public class PlayerData : ScriptableObject
{
    public string m_name;
    public int m_health;
    public Color m_color;    
}

Saving Scriptable Object as Asset

To save our SO as an asset in the project, create a simple C# class and include UnityEditor namespace to access editor functions and it doesn't need to extend any class:

using UnityEditor;
using UnityEngine;

public class MyEditorUtils
{

}

Now create a static generic method CreateAsset<T>() inside the class. Generic methods have type parameters and they provide a way to use types as parameter in a method:

public class MyEditorUtils
{
    public static void CreateAsset<T>() where T : ScriptableObject
    {

    }
}

Add this code inside the method:

public static void CreateAsset<T>() where T : ScriptableObject
{
     T asset = ScriptableObject.CreateInstance<T>();

     string path = AssetDatabase.GetAssetPath(Selection.activeObject);
     string assetPathAndName = AssetDatabase.GenerateUniqueAssetPath(path + "/New " + typeof(T).ToString() + ".asset");

     AssetDatabase.CreateAsset(asset, assetPathAndName);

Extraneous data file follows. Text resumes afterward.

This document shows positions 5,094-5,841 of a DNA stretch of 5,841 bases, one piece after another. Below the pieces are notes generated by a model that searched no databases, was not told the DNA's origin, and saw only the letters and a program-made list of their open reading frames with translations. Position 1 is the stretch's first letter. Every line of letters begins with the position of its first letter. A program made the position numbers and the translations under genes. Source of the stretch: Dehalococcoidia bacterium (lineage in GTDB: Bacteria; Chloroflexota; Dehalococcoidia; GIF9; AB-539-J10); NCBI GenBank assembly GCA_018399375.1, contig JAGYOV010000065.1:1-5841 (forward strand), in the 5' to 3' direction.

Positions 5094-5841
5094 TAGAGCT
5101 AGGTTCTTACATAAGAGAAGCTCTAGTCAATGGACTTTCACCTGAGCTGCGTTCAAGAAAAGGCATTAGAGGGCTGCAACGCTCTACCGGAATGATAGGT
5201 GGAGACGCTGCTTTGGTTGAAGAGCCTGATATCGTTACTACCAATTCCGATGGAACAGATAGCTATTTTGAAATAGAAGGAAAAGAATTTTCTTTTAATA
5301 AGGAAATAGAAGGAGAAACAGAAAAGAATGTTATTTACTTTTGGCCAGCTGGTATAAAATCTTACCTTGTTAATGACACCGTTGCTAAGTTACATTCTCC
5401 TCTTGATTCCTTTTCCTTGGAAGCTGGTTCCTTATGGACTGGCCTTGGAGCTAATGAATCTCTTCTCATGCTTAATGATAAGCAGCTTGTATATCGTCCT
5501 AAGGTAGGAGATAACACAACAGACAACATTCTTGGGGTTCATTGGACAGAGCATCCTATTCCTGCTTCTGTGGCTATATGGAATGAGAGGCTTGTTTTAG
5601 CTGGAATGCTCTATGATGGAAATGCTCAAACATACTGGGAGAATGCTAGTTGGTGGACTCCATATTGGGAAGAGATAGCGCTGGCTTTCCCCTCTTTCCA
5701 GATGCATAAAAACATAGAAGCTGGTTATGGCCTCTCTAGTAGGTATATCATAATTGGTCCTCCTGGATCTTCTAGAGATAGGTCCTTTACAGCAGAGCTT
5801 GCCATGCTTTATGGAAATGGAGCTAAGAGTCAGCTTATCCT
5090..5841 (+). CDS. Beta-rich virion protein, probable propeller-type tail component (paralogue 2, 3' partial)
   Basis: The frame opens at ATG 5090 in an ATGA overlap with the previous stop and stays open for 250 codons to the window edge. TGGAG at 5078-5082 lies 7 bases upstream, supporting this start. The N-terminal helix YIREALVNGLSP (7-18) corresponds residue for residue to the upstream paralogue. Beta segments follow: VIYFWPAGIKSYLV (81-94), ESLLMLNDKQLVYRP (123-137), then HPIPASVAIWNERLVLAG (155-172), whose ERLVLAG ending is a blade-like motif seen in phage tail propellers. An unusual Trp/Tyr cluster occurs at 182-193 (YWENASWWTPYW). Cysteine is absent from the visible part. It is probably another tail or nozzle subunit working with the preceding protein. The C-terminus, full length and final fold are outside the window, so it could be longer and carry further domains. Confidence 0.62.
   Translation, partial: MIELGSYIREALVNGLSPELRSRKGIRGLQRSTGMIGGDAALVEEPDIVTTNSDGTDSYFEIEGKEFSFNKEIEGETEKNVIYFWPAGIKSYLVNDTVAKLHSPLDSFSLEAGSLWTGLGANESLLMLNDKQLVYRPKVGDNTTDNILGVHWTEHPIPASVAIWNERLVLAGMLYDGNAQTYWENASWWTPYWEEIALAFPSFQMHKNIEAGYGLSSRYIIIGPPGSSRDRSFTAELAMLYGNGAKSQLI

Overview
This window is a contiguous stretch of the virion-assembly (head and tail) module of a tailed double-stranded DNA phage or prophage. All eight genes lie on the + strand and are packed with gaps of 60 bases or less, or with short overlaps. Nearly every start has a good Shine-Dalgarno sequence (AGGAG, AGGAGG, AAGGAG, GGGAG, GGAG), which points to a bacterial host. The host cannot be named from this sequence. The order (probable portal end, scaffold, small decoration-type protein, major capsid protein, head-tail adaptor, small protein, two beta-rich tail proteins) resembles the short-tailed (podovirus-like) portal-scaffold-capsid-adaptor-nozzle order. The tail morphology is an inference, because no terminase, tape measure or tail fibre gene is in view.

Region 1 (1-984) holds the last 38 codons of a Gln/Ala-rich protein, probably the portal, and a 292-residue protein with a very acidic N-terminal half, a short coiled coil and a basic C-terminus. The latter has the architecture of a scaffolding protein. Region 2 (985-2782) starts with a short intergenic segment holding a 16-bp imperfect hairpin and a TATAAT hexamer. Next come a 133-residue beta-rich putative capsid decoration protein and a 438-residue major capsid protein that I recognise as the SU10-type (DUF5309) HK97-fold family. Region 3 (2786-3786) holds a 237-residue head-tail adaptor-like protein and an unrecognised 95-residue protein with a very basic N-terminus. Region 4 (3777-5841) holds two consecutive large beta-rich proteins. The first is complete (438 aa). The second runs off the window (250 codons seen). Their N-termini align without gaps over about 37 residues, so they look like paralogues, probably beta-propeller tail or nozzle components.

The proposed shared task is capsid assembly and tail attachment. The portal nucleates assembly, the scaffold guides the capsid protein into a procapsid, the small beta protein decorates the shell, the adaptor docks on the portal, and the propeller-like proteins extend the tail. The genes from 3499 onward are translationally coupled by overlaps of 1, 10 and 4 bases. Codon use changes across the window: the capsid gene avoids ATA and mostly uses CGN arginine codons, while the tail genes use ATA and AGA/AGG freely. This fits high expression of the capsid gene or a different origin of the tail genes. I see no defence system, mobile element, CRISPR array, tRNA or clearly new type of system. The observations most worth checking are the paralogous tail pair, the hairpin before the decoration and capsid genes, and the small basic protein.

AssetDatabase.SaveAssets();
     AssetDatabase.Refresh();
     EditorUtility.FocusProjectWindow();
     Selection.activeObject = asset;
}

Now let's breakdown the code line by line:

  • Line 3: We are creating an instance of scriptable object of type T we are getting as our method's parameter.
  • Line 5, 6: We are getting the path of the selected folder in the project and then constructing a path and name string for our SO asset.
  • Line 8: We are creating a '.asset' file with our asset name and our desired path.
  • Line 9: Saving our SO asset to our project.
  • Line 10: Refreshing and updating our assets view and data.
  • Line 11, 12: Making project window focused and our saved SO asset selected.